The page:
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It helps me out a lot to hear how a word is pronounced in order to remember. I often use Duden, but sometimes it does not provide an audio recording of the word I´m looking for. Other dictionaries have often a fake voice or simply horrible recordings and for me it does not make sense to use them. Which online dictionary or tool do you usually use in order to hear how a word is pronounced?

In English I always use this one: Howjsay And it is really great! Do you have something like this also in German?

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    Also see german.stackexchange.com/a/9535/23 - for some dictionaries we say they have audio files too. If others also provide them we should consider to edit this information into that post. – Takkat May 21 '15 at 8:40
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A very good tool is provided by http://www.aussprache.at

In the Window "Suche" you can search for a word (example: search for »Chemie«). The findings are shown in the window above (for »Chemie« you find »Alchemie«, »Biochemie«, »Chemie« and »Chemielaborant«). Click on one of those findings.

Left of this window you find the pronunciation written in IPA-characters for Austrian German (flag: red-white-red), German German (flag: black-red-gold) and Swiss German (flag: white cross on red ground).

And left of each written pronunciation you have two buttons to hear it. The red button is a female voice, the blue a male voice.

All six speakers are native speakers of their variation of German Language, and each speaker is a professional speaker. (I can only identify the Austrian voices, they are both speakers in Austrian Radio and Television.)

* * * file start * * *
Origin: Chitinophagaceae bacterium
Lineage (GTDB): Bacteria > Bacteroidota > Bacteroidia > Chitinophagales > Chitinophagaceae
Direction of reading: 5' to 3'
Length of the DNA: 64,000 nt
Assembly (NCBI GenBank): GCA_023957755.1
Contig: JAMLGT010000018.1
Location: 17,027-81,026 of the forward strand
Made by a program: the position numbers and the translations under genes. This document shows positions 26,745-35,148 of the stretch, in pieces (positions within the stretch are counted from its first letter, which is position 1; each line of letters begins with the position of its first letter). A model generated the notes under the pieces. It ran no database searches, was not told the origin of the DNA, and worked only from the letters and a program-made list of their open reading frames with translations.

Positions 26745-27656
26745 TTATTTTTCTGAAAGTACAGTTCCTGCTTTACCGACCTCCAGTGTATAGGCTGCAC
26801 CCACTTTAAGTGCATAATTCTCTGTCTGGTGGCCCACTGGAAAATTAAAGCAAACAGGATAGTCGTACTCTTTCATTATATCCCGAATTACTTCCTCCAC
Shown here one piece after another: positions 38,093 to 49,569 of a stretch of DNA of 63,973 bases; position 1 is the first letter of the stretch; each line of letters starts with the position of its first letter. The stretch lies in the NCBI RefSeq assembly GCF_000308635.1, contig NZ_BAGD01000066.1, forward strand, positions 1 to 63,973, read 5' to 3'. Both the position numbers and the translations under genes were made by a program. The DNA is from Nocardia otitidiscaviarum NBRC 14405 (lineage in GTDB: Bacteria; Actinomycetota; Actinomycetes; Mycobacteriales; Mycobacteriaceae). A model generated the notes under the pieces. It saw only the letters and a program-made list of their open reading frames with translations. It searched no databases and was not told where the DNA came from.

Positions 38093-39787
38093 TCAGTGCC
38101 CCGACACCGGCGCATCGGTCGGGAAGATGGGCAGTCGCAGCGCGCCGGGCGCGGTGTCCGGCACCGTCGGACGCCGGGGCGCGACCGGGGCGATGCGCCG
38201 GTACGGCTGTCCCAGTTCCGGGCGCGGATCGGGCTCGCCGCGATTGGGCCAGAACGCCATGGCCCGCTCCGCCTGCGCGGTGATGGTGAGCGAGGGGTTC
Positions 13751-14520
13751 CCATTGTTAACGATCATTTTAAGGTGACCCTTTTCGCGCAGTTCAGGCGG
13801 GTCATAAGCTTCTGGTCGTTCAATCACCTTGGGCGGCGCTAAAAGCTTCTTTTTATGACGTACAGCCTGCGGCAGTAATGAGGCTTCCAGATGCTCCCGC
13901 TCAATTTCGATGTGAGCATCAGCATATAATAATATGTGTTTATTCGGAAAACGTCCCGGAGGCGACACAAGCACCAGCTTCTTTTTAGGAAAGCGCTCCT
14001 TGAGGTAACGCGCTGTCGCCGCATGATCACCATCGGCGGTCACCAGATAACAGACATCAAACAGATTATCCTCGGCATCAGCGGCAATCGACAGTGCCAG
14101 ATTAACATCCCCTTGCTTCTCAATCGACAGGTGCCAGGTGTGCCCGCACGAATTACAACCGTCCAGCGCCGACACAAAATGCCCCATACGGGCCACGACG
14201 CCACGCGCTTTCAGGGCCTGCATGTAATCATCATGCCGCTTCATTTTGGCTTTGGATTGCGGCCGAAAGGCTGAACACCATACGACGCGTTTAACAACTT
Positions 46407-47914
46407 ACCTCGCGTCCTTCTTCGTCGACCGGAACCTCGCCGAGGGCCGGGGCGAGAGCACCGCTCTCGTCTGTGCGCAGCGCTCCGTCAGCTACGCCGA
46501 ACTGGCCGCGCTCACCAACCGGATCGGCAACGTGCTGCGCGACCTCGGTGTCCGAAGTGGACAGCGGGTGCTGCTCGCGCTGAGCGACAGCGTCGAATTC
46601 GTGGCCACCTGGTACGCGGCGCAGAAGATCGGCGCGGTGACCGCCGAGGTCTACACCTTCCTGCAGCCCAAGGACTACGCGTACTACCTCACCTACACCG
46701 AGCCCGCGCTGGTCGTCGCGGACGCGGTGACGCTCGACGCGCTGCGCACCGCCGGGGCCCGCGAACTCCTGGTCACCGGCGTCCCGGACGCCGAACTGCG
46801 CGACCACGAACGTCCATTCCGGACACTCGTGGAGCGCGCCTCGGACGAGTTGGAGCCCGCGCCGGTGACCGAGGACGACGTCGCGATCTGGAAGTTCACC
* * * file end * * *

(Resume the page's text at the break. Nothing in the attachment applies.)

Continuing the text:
When you compare the pronunciations in different countries, you often will find that there are differences (like the pronunciation of »ch« in »Chemie«, the »ä« in »Käse« or the »s« in »Wiese«), but they are all correct and used in the respective country.

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dict.cc provides the pronunciation. You just have to click the audio some users have uploaded. It's not always available, since it's sometimes the computer who speaks (but as I hear, that's the case in the dictionary you linked).

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This one is good. Some words have several speakers with a map showing the region they are in. It even has Swiss German speakers and words for which few resources exist. This has helped me quite a bit since I live in Switzerland. Forvo

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